Biscay behind us...
24 September 2010 | Bayona
Biscay now behind us...!
The deed has been done.....it was the big hurdle for us and something that was hanging over us making us anxious and unable to really relax. We left Port Louis on Friday 17th September, rather than the Wednesday as originally planned, mainly due to the sea state forecast becoming calmer. I made a huge sausage & vegetable casserole and stocked up on easy to prepare food and we left our safe haven in France at about 8am and after passing the Isle de Groix put our trusty ship on a South Westerly heading to Finisterre some 375 miles away. We aimed to go around the Cape of Finisterre onto the Atlantic coast of Spain rather than the usual stopping point at La Coruna which is on the bottom corner of Biscay. Our main reason for this is that the boat is not insured in Biscay after the end of September so we were on a deadline to get around this point.
So how did it go?
1. The swell is big, uncomfortable and unpredictable most of the time!
2. It felt like we were the only living people on the earth for three days - we saw one ship, one other yacht and about 6 fishing boats.
3. The wind was either 6 knots or 25 knots, and even when we were sailing rather than motor sailing sometimes a rogue wave would come from nowhere and shove you in the opposite direction letting the wind fall out of the sails - giving the effect of living in a giant washing machine! This effect was exaggerated when we crossed the continental shelf going from about 150m to 4000m - deep!
4. It was knackering.....
5. We saw regularly saw dolphins, who would come and play in our bow wave - these were the moments which made our spirits soar and made us glad to be alive. We also saw grey whales, pilot whales and stormy petrels. Something none of us would have wanted to miss.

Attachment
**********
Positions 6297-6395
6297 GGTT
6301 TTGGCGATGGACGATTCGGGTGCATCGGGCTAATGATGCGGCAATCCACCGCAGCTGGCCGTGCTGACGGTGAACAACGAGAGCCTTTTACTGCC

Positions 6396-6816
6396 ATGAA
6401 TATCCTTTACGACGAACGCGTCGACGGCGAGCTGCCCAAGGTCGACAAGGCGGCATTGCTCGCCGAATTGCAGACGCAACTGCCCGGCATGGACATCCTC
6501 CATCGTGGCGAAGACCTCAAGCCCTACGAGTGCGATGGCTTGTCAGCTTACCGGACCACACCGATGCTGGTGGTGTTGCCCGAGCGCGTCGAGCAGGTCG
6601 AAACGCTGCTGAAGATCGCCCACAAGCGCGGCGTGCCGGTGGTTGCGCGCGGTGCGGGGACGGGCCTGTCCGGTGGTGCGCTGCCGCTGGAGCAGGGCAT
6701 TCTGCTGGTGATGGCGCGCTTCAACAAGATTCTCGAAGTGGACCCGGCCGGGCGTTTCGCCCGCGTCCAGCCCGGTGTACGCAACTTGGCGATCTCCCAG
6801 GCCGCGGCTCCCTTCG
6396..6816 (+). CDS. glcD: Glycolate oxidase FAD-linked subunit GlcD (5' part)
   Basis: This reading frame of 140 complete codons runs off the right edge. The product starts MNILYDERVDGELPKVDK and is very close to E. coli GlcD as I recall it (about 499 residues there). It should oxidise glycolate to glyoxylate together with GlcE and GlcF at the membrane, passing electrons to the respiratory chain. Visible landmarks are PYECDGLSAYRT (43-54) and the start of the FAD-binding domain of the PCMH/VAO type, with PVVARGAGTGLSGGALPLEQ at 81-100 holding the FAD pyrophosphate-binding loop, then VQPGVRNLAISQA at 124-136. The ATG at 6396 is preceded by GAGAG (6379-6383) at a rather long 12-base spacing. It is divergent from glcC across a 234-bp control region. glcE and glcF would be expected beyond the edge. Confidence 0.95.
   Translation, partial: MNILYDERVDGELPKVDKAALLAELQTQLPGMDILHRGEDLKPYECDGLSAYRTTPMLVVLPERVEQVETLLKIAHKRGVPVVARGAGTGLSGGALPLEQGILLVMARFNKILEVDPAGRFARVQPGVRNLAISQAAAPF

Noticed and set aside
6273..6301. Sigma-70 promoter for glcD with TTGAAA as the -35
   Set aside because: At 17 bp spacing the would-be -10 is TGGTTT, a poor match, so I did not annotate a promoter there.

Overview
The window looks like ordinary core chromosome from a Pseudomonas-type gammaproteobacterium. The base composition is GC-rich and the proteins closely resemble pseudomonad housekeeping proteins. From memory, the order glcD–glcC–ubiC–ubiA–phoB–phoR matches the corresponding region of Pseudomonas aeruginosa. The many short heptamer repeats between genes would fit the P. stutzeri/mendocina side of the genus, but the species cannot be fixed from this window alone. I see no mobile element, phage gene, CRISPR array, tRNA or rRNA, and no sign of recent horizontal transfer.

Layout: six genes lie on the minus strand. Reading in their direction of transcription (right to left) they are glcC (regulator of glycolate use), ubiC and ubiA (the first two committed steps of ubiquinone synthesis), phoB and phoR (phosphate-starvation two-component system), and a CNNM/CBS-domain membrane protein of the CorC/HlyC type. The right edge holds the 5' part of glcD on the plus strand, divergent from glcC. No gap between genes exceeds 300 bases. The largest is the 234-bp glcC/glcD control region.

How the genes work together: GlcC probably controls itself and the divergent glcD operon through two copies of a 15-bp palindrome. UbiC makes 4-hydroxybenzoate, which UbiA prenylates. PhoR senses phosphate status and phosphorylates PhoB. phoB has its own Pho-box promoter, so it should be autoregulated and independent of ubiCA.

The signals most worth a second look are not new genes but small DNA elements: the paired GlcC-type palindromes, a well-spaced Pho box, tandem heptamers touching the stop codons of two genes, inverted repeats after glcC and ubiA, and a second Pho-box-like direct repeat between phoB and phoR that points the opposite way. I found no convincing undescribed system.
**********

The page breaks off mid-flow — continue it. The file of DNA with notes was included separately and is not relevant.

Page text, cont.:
6. Finn found his sea legs after just one day, he could read, watch a DVD and made a Lego digger all at an angle of 45 degrees down below in the saloon, and when the rest of us could only manage a small dried biscuit he was wolfing down a hot meal. Oh to be that young and resilient!
7. We had a hairy moment with the engine as we crossed back over the continental shelf on the Spanish side. We were having to motorsail at the time and suddenly the engine lost its revs and Aid had to do a quick change of the primary fuel filter and then about 7 hours later the same happened again so the secondary fuel filter was changed. As this was all happening, I was on deck keeping watch in the dark with no moonlight, and we were bobbing around with no engine and no wind when a massive 'blow' came up beside the starboard side of the boat followed by a very strong fishy smell, our nosy visitor then went under the boat and did the same thing on the port side before continuing on their way after deciding we weren't very interesting - it was all slightly surreal and I felt like I had just tripped out on LSD
8. On the Monday morning we rounded Finisterre and for the first time the sea went flat, the sun was hazy over the Spanish coastal mountains, the wind farms on the top of the hills were silently rotating and we ate a civilised meal in the cockpit that didn't involve bracing yourself against the cockpit sides. Finn and Phil had a shower and I managed to finally get my book out and have a read on the foredeck - and I put my shorts on!
For us it felt a real accomplishment, I appreciate lots of people do this trip year in year out but it is a trip that Aid and I have only done on someone else's boat and we didn't have the responsibility that went with it.
We then took refuge in the Ria de Muros anchored in the very charming fishing town of Muros about 10 miles into the Ria. The climate has suddenly changed, the days although short are hot and sunny but the evenings are still chilly. When we arrived I jumped in the water next to the boat and had a check of the prop and scrubbed around the waterline. Sleep came very easily and we were tucked up in a safe calm quiet place. Bliss .....we had arrived !
We spent three nights at anchor in Muros and treated ourselves to a couple of cheap 'Menu Del Dias' ashore and generally enjoyed the peace and quiet.
We then had a horrid days sail to windward and are now tucked up in Bayona Marina, my poor washing machine has been working flat out but at least we now have clean beds and clothes again ! Unfortunately it's costing us 50 Euros a night to stay here so we need to be on the move again very quickly, or become bankrupt! We're now off to explore, will keep you posted !